My SRT had lots of driver-assistance features, including Parallel and Perpendicular Park Assist to move the car into a parking spot with minimum input from the driver; ParkView backup camera to show objects behind the car during reverse maneuvering, accompanied by Blind Spot and Cross Path Detection; Adaptive Cruise Control with Stop to maintain a safe distance from cars ahead and even bring the car to a complete stop, starting again when traffic moves; Full Speed Forward Collision Warning Plus, to warn the driver of a potential frontal collision, then either provide assistance or full braking by activating Advanced Brake Assist (maximum braking), and/or Ready Alert Braking (pre-braking); LaneSense Lane Departure Warning Plus to alert the driver if the car strays across lane markings without signaling, and gently nudge the car back; Hill Start Assist; and Rain Brake Support to help keep brakes dry. With all this assistance, SRT feels invincible.

Other assistance features included Keyless Enter-N-Go; remote start; a power liftgate; rain-sensing windshield wipers; headlight washers; power front seats with memory for mirrors, seats, and radio; auto high-beam headlight control; instrument cluster with Off-Road Display Pages (shows wheel position, vehicle angle, and more); all-season run-flat tires; universal garage door/gate opener; auto-dimming rearview mirror and outside heated mirrors; SentryKey Theft Deterrent System; and Enhanced Accident Response System, which turns on interior lights, unlocks doors and shuts off fuel when air bags deploy in an accident.

Air bags included a driver’s knee bolster, front and rear side curtain, and front seat-mounted side bags. Crumple zones in front, and side-guard door beams are designed to absorb crash energy and keep it away from passengers.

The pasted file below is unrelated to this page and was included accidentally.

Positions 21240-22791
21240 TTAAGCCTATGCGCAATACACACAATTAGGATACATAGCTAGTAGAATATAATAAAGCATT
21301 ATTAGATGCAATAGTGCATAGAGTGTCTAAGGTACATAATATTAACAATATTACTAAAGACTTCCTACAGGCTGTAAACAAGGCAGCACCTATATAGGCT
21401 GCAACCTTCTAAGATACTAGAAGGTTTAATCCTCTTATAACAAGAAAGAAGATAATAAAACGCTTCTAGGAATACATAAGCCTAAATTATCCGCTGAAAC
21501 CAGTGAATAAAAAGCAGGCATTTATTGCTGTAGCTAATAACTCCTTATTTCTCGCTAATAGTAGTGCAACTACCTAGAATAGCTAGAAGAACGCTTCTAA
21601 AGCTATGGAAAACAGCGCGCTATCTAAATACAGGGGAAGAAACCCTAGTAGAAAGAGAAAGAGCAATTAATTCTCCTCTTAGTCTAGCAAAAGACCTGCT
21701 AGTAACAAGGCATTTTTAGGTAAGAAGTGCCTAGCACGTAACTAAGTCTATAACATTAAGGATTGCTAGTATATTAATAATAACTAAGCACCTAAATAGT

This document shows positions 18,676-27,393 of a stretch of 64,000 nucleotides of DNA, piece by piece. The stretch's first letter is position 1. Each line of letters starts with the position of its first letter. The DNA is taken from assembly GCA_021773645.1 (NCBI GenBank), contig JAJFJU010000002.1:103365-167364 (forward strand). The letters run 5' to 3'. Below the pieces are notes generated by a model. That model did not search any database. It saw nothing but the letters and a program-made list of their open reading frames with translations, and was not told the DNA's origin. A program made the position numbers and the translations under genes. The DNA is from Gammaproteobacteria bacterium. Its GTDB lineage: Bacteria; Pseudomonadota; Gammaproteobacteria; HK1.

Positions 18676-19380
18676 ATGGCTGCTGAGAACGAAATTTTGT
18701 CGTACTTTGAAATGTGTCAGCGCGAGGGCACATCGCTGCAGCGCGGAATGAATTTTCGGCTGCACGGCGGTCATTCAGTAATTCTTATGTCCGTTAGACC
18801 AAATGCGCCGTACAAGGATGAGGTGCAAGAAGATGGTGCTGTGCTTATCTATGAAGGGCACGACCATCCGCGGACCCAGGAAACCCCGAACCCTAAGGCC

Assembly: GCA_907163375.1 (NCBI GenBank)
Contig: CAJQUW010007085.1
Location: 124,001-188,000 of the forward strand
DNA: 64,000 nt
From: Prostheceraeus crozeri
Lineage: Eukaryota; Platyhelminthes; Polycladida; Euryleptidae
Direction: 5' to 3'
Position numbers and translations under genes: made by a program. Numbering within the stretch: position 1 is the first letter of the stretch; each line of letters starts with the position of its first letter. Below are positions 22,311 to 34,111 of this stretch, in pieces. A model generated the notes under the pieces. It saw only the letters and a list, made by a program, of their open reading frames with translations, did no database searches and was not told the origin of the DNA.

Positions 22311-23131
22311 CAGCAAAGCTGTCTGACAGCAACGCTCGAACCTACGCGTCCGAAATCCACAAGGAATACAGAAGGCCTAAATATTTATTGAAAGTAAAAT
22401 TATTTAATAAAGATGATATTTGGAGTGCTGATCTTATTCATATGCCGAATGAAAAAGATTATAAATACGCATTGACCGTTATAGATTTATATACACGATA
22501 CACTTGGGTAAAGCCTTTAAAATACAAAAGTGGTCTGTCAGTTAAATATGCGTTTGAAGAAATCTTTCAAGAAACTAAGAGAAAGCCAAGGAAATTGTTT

My SRT had a Rear Seat Dual Screen Blu-Ray/DVD Player option for $1,995, with wireless headphones for watching movies, playing video games or playing music without disturbing others; a Dual-Pane Panoramic Sunroof for $2,095 with suede-like premium headliner; and Trailer Tow Group IV for $995, with a 20-inch aluminum spare wheel with compact tire, seven- and four-pin wiring harness, class IV receiver hitch, and heavy duty engine cooling; and High Performance Brembo (red calipers) Brakes for $1,295.

Although not as off-road capable as some Jeep models, Grand Cherokee has features that would be beneficial in rough conditions. Quadra-Drive II has a rear Electronic Limited-slip Differential for industry-leading traction, detecting tire slips and sending torque to the tires with traction. Selec-Speed Control with Hill-ascent and Hill-descent Control helps control speed both up and down steep grades using the steering wheel paddle shifters without throttle or brake input. Selec-Speed also works in reverse.

Advanced user-friendly technology includes award-wining Uconnect systems with an 8.4-inch touchscreen audio system with integrated climate and infotainment – including navigation – controls, and a seven-inch configurable driver-information display.

My SRT was eye-catching – getting lots of attention – very comfortable, fun to drive, responsive, quick, and agile.

With $9,670 in options and $995 destination charges, the delivered price for my Grand Cherokee was $77,460.

The automotive columns of Emma Jayne Williams have appeared regularly in the Star-Telegram since 2007. Contact her at emmajayne1948@gmail.com.